Ni-hao, y’all — Jeff here, Rocket-Scientist-in-Residence here at Take Back the Sky. I’ve been offline for some time now tending to a newly arrived future Browncoat. Last week, NASA finally announced the assignments of which astronauts will be assigned to which flights aboard which independently made American spacecraft. I’m rather surprised that no one is commenting on what’s right there in the open for everyone to see, so I thought I’d offer my two cents here. Continue Reading
SpaceX has worked with the US military before, but with Thursday’s scheduled launch of the Air Force’s infamous X-37B space plane aboard a Falcon 9 rocket, Elon Musk and company will become a part of conspiracy theory legend.
The X-37B, otherwise known as the Orbital Test Vehicle (OTV), has been referred to by some as “America’s drone space shuttle.” This orbital space plane, which does resemble a smaller version of the space shuttle, has officially flown four missions, which the Air Force said were to “conduct orbital experiments.”
Some have speculated, however, that the vehicle has been to space far more often, and there have even been claims that the Air Force has been flying two of these spacecraft for years, with one always in orbit and one on the ground. If you asked many Americans who know of the existence of the X-37B, they’d probably tell you that they believe its true mission is one of espionage, or perhaps even some “Star Wars-style” military mission similar to those outlined in President Reagan’s Strategic Defense Initiative many decades ago. One need only search “X-37B” on YouTube to find numerous videos by “experts” who describe the OTV as a “mysterious” and “dirty” project that might even be testing an EM drive, some going so far as to claim that the Russians have threatened to expose the Air Force’s “quake plane” to the world.
Even the docents who give the tours at Kennedy Space Center apparently love stoking the fires of these wild theories, as I found out firsthand in August of 2015 when my tour group was shown (from a distance, of course) the hangar that housed the X-37B. Our guide, who was himself ex-Air Force, told us with a twinkle in his eye he could only confirm that the hangar was in fact for the X-37B, but that he couldn’t tell us any more because “then he’d have to kill us.”
Are we really to believe that that X-37B is some clandestine weapon, its flights ordered by some cigarette smoking man in the upper echelon of our nation’s military hierarchy in a facility accessible only to those with the highest levels of security clearance? Well, if it were, then consider this– it’d be pretty careless of the US government to allow the Air Force to contract a civilian space company to launch such a super secret space weapon– let alone the one civilian space company that has what is arguably the highest media profile of any on the planet! And that’s not to mention the fact that tourists are permitted within a few hundred yards of the vehicle’s “secret base” at Kennedy Space Center. Sorry, but when it comes to the OTV, I’m a bit more of a Scully than I am a Mulder.
What is possibly true of the X-37B is that the Air Force’s “orbital experiments” collect data that could be useful in the development of future weapons systems and delivery platforms that could be employed beyond Earth’s atmosphere. It is reasonable to assume, then, that the OTV could be a military test plane for space, minus the test pilot.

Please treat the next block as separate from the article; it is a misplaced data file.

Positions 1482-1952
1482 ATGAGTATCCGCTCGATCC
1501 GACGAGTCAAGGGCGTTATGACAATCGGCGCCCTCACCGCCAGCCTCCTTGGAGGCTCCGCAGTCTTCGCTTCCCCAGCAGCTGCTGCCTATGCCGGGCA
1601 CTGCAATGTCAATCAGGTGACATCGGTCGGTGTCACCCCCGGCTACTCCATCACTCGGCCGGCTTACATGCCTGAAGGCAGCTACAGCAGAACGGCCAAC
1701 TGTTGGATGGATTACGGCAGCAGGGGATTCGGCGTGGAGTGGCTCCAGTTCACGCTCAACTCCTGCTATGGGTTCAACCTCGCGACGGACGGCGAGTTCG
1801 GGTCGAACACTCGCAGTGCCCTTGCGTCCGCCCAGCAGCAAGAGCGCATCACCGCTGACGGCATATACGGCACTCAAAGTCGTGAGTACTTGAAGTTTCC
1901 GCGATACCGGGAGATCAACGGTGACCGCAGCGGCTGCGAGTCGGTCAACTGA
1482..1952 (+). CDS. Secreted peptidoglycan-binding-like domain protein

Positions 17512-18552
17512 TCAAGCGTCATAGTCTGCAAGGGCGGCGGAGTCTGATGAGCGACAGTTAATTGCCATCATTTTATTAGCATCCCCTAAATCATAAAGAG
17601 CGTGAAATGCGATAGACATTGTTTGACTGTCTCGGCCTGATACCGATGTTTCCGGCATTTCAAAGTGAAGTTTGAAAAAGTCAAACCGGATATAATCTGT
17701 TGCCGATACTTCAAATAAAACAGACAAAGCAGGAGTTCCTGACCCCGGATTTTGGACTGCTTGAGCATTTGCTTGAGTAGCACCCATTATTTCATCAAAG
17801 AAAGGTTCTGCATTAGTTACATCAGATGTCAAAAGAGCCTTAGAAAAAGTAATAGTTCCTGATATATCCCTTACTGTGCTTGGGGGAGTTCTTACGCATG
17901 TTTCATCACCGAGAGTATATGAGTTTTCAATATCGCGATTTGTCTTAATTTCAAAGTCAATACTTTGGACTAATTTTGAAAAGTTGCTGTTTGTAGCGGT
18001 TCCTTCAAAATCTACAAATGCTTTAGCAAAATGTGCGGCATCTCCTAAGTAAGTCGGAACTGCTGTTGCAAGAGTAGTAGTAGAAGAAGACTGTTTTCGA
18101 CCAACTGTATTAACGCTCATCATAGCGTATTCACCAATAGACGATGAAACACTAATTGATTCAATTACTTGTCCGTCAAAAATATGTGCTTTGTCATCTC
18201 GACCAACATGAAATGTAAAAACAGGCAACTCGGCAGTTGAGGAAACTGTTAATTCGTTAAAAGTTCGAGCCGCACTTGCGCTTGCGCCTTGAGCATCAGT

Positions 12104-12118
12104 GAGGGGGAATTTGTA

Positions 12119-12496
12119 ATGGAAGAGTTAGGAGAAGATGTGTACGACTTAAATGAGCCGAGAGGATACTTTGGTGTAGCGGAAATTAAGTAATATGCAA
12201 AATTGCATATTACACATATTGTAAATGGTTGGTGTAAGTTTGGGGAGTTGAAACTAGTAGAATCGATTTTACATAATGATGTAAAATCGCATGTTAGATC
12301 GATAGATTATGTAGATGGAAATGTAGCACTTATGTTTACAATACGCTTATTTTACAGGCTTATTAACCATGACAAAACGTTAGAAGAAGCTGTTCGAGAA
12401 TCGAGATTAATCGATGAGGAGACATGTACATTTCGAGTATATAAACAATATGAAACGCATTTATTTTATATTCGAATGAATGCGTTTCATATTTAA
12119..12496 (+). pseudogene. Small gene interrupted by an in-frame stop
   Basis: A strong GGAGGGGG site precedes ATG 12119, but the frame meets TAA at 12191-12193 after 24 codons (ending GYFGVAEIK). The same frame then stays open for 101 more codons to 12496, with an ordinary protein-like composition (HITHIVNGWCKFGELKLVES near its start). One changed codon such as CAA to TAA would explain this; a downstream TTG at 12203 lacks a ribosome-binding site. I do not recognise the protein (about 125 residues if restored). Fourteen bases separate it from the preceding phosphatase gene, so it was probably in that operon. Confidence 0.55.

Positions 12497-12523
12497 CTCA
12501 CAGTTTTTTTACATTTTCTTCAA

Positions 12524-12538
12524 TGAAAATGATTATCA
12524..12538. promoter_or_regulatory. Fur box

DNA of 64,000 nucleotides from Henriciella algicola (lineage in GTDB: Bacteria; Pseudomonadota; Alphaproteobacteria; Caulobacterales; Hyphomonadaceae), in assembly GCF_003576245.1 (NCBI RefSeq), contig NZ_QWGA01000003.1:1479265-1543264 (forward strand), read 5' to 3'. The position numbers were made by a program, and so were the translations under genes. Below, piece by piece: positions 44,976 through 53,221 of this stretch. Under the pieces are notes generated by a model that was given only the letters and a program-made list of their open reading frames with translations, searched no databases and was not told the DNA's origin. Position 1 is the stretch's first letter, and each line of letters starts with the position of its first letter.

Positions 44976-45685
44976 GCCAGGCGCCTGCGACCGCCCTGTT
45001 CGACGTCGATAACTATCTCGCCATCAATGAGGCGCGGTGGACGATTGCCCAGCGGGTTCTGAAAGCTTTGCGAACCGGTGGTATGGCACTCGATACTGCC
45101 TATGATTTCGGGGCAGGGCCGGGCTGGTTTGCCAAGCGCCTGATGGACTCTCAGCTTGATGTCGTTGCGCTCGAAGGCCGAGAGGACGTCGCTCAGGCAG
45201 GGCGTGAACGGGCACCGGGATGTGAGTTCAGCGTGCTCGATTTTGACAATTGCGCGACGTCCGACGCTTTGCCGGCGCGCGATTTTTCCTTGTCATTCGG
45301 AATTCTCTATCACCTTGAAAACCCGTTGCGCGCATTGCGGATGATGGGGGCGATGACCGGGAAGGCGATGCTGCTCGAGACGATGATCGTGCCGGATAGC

Whatever its purpose, this week’s launch of OTV-5 will mark the fifth official mission of the OTV and the first time that the X-37B will be carried into space by a privately-built, privately-owned rocket– a milestone that is no doubt the result of the fact that SpaceX’s ability to launch more cheaply than anyone around will save the Pentagon, and ultimately us taxpayers, a decent chunk of change over the long haul.
There is a certain irony to the fact that the OTV was built by Boeing, the company that shares the current Commercial Crew Program contract with SpaceX and with whom SpaceX is (unofficially) racing to be the first private company to return American astronauts to space from American soil. Either SpaceX’s Crew Dragon or Boeing’s Starliner will be the first spaceship to launch with a crew of NASA astronauts next year, and if it’s the former, then it is our hope that the ship will bear the name Serenity.
It’s also worth noting that for this launch, both the booster and the payload are reusable. SpaceX plans to recover the first stage of the Falcon 9 at Landing Zone 1 (LZ-1) at Cape Canaveral after it sends the OTV into the black, and the X-37B will return to Earth and land like a conventional aircraft once its mission is complete.
The launch of OTV-5 is currently scheduled for Thursday, September 7. As would befit the launch of a secret space plane, no exact scheduled time for liftoff has been given as of yet. Hurricane Irma, which is bearing down on the Florida coastline, is not expected to affect the launch in any way, but even so the weather is currently less than optimal, putting the odds of a Thursday launch at around 50%. Nonetheless, SpaceX should have plenty of opportunity to get the OTV into Low Earth Orbit before Irma would force them to suspend operations.
Despite the secret nature of the payload, there’s no reason to believe that SpaceX won’t conduct its usual webcast for the launch, which should go live approximately 20 minutes before liftoff on SpaceX’s YouTube channel and at spacex.com.
We may never know the real mission of the X-37B, but when OTV-5 launches this week, we’ll be able to say with confidence that the truth is out there, and this time we have SpaceX to thank for it.
Peace, love and rockets…